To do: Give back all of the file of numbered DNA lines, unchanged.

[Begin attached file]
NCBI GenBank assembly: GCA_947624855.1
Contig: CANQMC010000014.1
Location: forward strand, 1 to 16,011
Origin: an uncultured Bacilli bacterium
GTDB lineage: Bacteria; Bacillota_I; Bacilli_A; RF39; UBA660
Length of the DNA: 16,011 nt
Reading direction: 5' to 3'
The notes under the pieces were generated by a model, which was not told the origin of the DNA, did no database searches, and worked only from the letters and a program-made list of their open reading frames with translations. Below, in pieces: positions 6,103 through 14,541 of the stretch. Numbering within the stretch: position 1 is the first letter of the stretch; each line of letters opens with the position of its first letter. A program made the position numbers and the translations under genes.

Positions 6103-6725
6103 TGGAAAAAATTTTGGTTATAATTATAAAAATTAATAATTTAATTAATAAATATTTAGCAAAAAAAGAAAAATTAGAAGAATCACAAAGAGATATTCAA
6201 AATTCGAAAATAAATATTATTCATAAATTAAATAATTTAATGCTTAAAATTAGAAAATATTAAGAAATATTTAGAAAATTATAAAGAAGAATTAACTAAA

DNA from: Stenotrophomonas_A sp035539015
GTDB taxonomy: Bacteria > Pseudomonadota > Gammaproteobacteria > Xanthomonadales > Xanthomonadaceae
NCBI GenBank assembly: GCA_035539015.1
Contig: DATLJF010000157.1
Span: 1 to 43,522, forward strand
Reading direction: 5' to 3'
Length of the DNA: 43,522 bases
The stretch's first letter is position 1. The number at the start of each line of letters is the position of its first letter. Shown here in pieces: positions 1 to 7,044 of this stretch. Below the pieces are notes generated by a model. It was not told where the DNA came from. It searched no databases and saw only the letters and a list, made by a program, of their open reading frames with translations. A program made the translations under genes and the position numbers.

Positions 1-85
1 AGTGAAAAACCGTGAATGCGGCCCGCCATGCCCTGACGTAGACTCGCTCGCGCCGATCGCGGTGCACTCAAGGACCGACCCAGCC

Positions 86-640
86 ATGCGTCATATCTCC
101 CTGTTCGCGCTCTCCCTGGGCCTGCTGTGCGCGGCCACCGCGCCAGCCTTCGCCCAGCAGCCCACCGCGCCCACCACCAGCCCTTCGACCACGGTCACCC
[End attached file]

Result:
NCBI GenBank assembly: GCA_947624855.1
Contig: CANQMC010000014.1
Location: forward strand, 1 to 16,011
Origin: an uncultured Bacilli bacterium
GTDB lineage: Bacteria; Bacillota_I; Bacilli_A; RF39; UBA660
Length of the DNA: 16,011 nt
Reading direction: 5' to 3'
The notes under the pieces were generated by a model, which was not told the origin of the DNA, did no database searches, and worked only from the letters and a program-made list of their open reading frames with translations. Below, in pieces: positions 6,103 through 14,541 of the stretch. Numbering within the stretch: position 1 is the first letter of the stretch; each line of letters opens with the position of its first letter. A program made the position numbers and the translations under genes.

Positions 6103-6725
6103 TGGAAAAAATTTTGGTTATAATTATAAAAATTAATAATTTAATTAATAAATATTTAGCAAAAAAAGAAAAATTAGAAGAATCACAAAGAGATATTCAA
6201 AATTCGAAAATAAATATTATTCATAAATTAAATAATTTAATGCTTAAAATTAGAAAATATTAAGAAATATTTAGAAAATTATAAAGAAGAATTAACTAAA

DNA from: Stenotrophomonas_A sp035539015
GTDB taxonomy: Bacteria > Pseudomonadota > Gammaproteobacteria > Xanthomonadales > Xanthomonadaceae
NCBI GenBank assembly: GCA_035539015.1
Contig: DATLJF010000157.1
Span: 1 to 43,522, forward strand
Reading direction: 5' to 3'
Length of the DNA: 43,522 bases
The stretch's first letter is position 1. The number at the start of each line of letters is the position of its first letter. Shown here in pieces: positions 1 to 7,044 of this stretch. Below the pieces are notes generated by a model. It was not told where the DNA came from. It searched no databases and saw only the letters and a list, made by a program, of their open reading frames with translations. A program made the translations under genes and the position numbers.

Positions 1-85
1 AGTGAAAAACCGTGAATGCGGCCCGCCATGCCCTGACGTAGACTCGCTCGCGCCGATCGCGGTGCACTCAAGGACCGACCCAGCC

Positions 86-640
86 ATGCGTCATATCTCC
101 CTGTTCGCGCTCTCCCTGGGCCTGCTGTGCGCGGCCACCGCGCCAGCCTTCGCCCAGCAGCCCACCGCGCCCACCACCAGCCCTTCGACCACGGTCACCC